Basing any conclusions on just one book would be presumptuous, but Whose Body may begin to explain why Tolkien expressed approval for these early stories. This one at least offers recognition of what so many young men continued to suffer at a time when help for mental illness caused by combat was rudimentary, where it existed. More significantly, perhaps, the relationship between Bunter and Wimsey echoes in that between Frodo and Sam, not as the batman who cooks and remembers things, but as the person who understands where the nightmares come from.

On recent finds relating to Wynkyn de Worde’s The Golden Legend

Julie on a new Biography

Julie has just read the latest biography of Tolkien to be published, and has sent a short review and some comments.

Tolkien by Raymond Edwards

Raymond Edwards points out in his Tolkien biog that the perception of callousness of the British Army bigwigs towards the men is not entirely justified. The British Army did in fact, it seems, make big gains in the Battle of the Somme, but it took an awful lot of lives to do it. Still a bloody awful thing which shouldn’t have happened.
 I do wonder to what extent this experience affected Tolkien’s mental processes. He was so brilliant – he was the foremost philologist of his generation – but something prevented him from expressing it except in the form of fantasy fiction. His big book and memorial should have forwarded the academic study of the English language. Instead, we got “The Lord of the Rings” and the amorphous mass of papers which his devoted son Christopher eventually managed to publish as “The Silmarillion” and then “The History of Middle-earth”. His fans are eternally grateful but we can’t get away from the fact that Tolkien seriously short-changed his academic colleagues and by his neglectfulness actually hastened the demise of philology as the rigorous intellectual component of English courses in our universities.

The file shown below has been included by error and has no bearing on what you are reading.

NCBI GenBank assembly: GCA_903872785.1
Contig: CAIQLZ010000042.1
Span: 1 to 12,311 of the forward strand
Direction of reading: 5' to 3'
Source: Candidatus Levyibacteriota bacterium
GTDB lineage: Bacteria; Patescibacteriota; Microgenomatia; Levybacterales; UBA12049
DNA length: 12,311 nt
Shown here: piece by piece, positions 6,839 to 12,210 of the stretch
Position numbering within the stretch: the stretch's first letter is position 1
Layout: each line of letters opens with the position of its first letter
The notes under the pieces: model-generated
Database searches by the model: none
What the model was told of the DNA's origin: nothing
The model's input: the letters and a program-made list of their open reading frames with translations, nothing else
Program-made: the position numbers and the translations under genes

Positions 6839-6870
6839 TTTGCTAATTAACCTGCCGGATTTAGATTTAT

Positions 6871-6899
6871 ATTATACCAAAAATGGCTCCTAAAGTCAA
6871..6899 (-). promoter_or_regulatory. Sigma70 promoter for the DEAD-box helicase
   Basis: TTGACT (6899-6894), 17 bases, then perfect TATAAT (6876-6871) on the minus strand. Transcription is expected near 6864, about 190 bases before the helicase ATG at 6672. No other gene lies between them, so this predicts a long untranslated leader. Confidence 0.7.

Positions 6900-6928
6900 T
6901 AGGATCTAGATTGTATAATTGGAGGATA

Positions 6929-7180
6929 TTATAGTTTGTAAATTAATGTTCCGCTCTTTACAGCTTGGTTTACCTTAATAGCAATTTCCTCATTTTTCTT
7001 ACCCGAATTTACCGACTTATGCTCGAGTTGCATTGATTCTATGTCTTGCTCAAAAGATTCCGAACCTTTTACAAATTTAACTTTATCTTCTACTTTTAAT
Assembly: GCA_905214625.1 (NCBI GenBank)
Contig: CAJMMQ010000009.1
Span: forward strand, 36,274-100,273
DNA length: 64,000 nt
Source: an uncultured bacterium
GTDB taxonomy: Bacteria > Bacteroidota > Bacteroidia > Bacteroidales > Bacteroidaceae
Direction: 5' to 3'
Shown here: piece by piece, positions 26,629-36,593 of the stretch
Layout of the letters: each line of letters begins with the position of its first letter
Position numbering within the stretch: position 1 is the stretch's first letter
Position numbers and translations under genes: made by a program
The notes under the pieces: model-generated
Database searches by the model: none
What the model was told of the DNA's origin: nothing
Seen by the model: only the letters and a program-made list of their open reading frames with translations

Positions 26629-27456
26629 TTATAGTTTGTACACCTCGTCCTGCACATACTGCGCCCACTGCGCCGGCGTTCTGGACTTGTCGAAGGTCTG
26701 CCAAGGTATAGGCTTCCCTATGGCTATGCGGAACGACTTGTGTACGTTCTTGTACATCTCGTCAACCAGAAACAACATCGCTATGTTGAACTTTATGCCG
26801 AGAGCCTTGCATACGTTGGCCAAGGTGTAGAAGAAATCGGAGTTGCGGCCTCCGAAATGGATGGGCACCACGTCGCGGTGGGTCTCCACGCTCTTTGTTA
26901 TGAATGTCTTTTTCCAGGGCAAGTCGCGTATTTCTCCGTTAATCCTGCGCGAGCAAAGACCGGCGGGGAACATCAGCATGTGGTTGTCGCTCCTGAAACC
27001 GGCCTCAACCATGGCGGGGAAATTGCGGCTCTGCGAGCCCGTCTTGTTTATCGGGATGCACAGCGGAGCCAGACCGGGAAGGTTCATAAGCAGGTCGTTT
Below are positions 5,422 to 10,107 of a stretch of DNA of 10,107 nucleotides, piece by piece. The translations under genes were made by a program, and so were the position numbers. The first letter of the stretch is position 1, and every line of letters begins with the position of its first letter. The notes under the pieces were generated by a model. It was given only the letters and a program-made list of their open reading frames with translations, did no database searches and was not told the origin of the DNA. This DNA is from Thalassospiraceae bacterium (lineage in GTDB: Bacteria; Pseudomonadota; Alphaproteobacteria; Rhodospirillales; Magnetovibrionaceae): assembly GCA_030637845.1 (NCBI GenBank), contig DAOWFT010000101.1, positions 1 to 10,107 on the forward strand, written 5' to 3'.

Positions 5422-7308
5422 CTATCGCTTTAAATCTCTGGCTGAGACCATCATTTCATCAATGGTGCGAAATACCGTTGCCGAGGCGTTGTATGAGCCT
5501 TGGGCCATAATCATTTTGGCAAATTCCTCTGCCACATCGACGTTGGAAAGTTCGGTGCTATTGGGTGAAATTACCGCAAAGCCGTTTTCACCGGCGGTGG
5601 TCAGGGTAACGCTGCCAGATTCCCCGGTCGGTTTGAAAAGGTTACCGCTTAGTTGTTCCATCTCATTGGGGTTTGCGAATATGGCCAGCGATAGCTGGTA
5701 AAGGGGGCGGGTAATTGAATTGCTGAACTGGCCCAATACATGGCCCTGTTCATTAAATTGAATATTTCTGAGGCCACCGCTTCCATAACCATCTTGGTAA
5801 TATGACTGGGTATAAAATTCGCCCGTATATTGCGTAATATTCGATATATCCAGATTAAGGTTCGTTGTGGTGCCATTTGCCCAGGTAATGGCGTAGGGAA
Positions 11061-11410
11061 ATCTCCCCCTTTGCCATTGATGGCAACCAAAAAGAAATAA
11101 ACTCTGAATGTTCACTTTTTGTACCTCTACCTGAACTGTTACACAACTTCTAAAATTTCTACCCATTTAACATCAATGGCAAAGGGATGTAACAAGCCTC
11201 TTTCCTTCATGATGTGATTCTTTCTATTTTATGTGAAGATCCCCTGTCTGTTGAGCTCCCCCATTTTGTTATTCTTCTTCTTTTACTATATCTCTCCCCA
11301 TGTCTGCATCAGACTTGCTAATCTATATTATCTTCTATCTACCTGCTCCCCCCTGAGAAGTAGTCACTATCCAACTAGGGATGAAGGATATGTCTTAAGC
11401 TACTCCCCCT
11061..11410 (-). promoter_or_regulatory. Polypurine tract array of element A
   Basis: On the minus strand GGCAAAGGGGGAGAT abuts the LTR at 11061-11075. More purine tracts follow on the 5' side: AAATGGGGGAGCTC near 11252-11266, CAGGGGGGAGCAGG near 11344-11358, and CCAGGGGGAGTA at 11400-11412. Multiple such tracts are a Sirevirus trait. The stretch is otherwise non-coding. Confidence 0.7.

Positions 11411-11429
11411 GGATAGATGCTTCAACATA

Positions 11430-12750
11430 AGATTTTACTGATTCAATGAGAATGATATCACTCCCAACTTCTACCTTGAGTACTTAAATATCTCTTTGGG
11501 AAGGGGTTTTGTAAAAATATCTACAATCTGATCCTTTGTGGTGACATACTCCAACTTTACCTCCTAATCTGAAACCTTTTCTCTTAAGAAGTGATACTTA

Edwards articulated a misgiving which I felt when I signed up to do the OU MA Eng Lit course in 2012. They had ditched rigorous philological studies for the bullshit theory stuff which has infected English studies since the late 1970s. I knew I was right to dismiss the whole thing as bollocks.

Chris’s Summary, Last Meeting in June

Chris has responded to my posted comments on Tolkien and Fairies by sending a fascinating summary on the topic and its wider implications drawn from Verlyn Flieger’s book.





Chapter 1  A Man of Antitheses


The first chapter concerns itself with the reasons why Tolkien is a man of antitheses as well as discussing his views on the significance of words.


Flieger claims that Tolkien’s works are built on contrasts – hope and despair, enlightenment and ignorance, light and dark. Humphrey Carpenter suggests that this can be traced back to Tolkien’s experiences in his early years. Firstly there was the separation from his father and then his death. Secondly and perhaps more significantly was the death of his mother when he was just twelve years old. It is suggested that Tolkien thought her death was caused by the stress his mother was under being estranged from her family in order to be a Catholic. Yet Tolkien’s Catholicism was linked to his mother but in his view it was her adherence to it that caused her death. This was seen to be the main reason for the pessimistic side of Tolkien’s character.


The author claims that a Christian acceptance of the Fall leads inevitably to the idea that imperfection is the state of things in the world and that human action cannot rise above that imperfection. Tolkien wrote that he did not expect ‘history’ to be anything but a ‘long defeat’. It is this idea that makes the alternation between light and dark the essence of Tolkien’s works. Flieger claims that light and dark are interdependent as light cannot be known without darkness, similarly hope needs the contrast of despair and freewill opposes, yet is defined, by the concept of fate.


The author then discusses Tolkien and the importance of words. She states that Tolkien had  the view that an author cannot be understood if the reader does not understand the meaning of the words as they were known at the time of writing. She describes Tolkien’s essay on Chaucer’s Reeves Tale to prove this point. In this essay Tolkien shows that it was not the case that many words were misspelt but that these words were dialect ones. With this knowledge Tolkien shows how they are used to add a satirical effect which changes the previous understanding of the tale, as now it shows how the country folk get their own back on the town folk. Verlyn Flieger then goes on to describe how Tolkien employs the use of dialect to equal effect in the Lord of the Rings with each group of people having their own style of speech.